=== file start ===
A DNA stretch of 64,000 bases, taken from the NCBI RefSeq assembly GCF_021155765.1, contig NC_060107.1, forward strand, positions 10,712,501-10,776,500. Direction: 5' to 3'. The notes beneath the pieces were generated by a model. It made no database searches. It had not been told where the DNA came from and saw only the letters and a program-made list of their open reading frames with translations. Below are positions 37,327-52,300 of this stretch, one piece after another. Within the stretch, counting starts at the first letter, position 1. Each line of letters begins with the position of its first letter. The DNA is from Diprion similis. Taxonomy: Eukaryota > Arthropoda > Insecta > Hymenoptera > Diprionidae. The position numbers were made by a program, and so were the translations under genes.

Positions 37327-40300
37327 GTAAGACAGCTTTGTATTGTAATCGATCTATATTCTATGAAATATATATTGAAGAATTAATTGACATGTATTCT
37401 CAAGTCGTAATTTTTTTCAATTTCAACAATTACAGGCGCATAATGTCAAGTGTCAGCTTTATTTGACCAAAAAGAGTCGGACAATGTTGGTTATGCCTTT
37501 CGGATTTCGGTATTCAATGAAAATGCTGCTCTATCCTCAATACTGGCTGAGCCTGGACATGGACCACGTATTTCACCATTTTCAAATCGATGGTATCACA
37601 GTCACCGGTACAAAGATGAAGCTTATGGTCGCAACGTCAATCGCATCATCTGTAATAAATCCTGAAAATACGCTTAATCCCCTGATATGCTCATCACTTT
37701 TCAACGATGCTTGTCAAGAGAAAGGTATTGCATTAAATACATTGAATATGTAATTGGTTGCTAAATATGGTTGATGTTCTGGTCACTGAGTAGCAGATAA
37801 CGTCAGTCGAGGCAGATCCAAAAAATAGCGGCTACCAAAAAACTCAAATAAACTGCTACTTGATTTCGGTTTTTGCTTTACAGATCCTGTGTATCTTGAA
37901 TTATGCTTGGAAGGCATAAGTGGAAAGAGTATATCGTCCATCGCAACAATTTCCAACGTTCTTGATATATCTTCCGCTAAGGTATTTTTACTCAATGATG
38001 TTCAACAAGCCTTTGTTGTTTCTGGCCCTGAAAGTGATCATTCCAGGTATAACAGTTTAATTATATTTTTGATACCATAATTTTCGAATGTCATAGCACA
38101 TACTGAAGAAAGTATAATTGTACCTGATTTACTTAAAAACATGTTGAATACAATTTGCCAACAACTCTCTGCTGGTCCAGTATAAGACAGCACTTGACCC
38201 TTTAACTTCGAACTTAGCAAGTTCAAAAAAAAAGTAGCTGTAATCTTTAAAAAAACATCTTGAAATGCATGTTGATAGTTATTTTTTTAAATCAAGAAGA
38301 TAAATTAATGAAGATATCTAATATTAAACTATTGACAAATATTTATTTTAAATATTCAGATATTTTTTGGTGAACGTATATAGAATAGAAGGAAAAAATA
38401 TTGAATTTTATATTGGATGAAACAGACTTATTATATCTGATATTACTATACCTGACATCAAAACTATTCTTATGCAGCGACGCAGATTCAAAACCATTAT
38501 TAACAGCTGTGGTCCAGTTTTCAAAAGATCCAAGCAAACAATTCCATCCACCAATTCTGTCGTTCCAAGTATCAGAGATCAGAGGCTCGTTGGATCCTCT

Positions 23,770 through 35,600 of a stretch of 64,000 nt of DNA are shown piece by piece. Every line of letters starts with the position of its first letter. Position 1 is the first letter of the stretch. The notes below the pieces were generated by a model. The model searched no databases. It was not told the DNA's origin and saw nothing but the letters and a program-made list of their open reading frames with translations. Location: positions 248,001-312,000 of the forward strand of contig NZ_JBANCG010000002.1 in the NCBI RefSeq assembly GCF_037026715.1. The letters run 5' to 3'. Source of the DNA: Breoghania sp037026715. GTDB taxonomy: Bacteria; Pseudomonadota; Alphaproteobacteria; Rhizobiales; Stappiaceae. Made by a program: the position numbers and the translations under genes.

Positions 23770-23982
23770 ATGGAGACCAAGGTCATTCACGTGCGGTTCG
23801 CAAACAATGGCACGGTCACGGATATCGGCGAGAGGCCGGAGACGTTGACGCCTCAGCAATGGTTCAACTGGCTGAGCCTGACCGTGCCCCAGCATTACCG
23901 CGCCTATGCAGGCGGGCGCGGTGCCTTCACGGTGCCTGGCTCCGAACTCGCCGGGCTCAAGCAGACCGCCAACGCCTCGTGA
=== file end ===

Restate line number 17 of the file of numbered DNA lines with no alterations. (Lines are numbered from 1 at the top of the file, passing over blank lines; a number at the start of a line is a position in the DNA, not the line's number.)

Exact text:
Positions 23770-23982